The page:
by Scott Owens
LIFE OUTSIDE THE SET
by Michael Diebert
Sweatshoppe Publications, 2013
These days, when most of what we see on our high-definition, 72-inch, plasma screens are called “reality shows,” we need poets like Michael Diebert to remind us of our true reality, of what life is like for the rest of us, of life “outside the set,” where the drama is perhaps less frequent, certainly less staged, and tragically longer, deeper, and farther reaching.
The cover image of Diebert’s debut collection of poetry, Life Outside the Set, is more reminiscent of sets from my childhood than of anything to be seen in the massive superstores today: maybe 13 inches, two knobs – one for uhf, one for vhf – and strange appendages called rabbit ears. What younger, contemporary viewers and readers might not realize is that as strange as such a contraption might seem to today’s digital, pixelated “set,” it was nevertheless the new norm, the brave new world for those of us growing up in the 60’s and 70’s, and we knew so much less about how to integrate that world into ours, or ourselves into it, than we were ever willing to let on.
The imagistic riprap — Huntley, Brinkley, Cronkite, Chancellor, Watergate, Big Bird and Bob, the Ty-d-bol Man, the Fig Newton guy, Mr. Whipple, and Charlie’s Angels (“Nostalgia”) — of that time period, of the All in the Family generation in which families began to spend more time watching than doing, forms the foundation of these poems and creates the sense of “unknowing at-riskness” that informs them and that, looking back, we can see clearly defined the period. In “Ashtray, 1974,” for example, “Mom’s Parliament” burning down on the lip of an ashtray becomes a metaphor for the inhalation and habitualization of complacency, disconnectedness, impotence, and disenchantment:
. . . Dad
in his recliner, sawing logs.
Curtains drawn. In the news,
Nixon pardoned, war abandoned,
sluggishness, malaise. We breathe it,
inescapable, in – three awake,
one asleep. Mom takes
a long drag. Bad habit to begin,
she says, impossible to end.
But the poems don’t stay in the 70’s. They move forward, showing the reader how the psychology born of that experience has carried over to everything else. We see its consequences in “The Shops at Caesar’s Palace” with its emphasis on the artificiality of things:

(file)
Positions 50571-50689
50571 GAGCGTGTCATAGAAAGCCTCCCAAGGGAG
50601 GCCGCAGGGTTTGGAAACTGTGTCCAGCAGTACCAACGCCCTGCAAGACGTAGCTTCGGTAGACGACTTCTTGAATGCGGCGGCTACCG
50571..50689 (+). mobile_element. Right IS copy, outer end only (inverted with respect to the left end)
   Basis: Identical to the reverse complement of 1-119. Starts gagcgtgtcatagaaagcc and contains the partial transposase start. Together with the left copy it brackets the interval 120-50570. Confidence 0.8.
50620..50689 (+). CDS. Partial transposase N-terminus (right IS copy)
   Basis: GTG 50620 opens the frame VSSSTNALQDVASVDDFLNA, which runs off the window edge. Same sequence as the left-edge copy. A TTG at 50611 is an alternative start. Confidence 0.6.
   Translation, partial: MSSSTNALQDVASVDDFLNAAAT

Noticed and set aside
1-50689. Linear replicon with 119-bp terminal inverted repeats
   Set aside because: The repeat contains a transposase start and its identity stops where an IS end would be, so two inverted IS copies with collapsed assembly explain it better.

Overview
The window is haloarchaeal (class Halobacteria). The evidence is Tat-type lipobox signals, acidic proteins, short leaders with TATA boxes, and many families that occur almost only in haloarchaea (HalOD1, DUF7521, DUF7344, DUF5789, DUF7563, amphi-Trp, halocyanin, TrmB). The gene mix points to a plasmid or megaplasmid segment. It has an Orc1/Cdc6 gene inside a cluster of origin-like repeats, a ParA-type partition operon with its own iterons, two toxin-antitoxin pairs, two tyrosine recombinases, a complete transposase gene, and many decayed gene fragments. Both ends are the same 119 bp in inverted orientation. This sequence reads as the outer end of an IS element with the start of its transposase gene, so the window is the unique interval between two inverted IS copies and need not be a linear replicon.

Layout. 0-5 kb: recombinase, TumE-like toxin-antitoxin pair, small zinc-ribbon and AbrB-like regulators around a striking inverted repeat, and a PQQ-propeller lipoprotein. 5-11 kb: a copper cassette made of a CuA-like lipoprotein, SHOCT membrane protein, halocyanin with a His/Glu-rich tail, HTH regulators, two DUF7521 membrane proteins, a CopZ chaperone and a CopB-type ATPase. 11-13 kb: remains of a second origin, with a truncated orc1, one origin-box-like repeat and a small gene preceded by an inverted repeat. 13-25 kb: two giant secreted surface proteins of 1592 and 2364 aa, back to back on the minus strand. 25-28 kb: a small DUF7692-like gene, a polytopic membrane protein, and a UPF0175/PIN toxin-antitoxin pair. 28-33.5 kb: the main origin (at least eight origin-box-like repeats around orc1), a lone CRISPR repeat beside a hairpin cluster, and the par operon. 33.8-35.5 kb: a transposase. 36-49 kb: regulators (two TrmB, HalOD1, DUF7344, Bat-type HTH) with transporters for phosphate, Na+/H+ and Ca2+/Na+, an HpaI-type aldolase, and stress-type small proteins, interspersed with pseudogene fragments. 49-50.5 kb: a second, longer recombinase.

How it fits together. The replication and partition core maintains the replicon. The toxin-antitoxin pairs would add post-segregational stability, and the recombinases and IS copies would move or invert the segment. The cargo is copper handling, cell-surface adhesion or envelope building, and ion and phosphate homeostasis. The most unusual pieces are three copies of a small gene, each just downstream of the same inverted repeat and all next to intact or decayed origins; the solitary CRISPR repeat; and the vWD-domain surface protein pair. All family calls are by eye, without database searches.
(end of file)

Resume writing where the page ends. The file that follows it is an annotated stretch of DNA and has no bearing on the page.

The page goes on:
Faux canal, faux gondola rowed by a faux gondolier,
faux wedding, faux vows vowed in a faux gazebo,
sugar rush of the insoluble placebo,
faux atoms floating in a faux atmosphere.
We see other consequences, alienation and uncertainty, in “Brandon in Accounting,” when the speaker reflects
The book would have us believe
we barrel through childhood with helmets on,
graduate, grow up, get hitched,
get burned in the south of France,
grill streaked meats on boat docks,
join clubs, commence nesting, drop off the radar.
And this, friends, is why leisure is a bitch.
Too much time to think about the knots
on my head. Too much time to allow
how alien I must seem . . . .
And we see the absence of conviction and substance in “Fixer-Upper” as the root of a failing relationship:
. . . She’d rather sing,
convert the porch to a veranda,
find other bright ways to pander
to would-be buyer-uppers, doubtless
dream of birth, children, faultless
to a fault – she, outgrowing you,
and the fault you’ve fallen into.
The inability to integrate what changed about our lives and families and country with Vietnam and Nixon and television has, of course, lead to a crisis of meaning that seems almost interminable now. These poems beautifully capture that malaise in forms and shadow forms – quatrains, sonnets, pantoums — that suggest, even while they seem to deny, the possibility of meaning, of understanding, and of truth. And ultimately they conclude on notes of hope, as we are “reclaimed by joyous // sons and husbands” (“Patient Poem”), we strive, seeing life as “a proving ground for our souls’ motors” (“Seniors”), and we survive with a stubborn faith in ourselves and each other – “We believe in everything” (“Epithalamion”).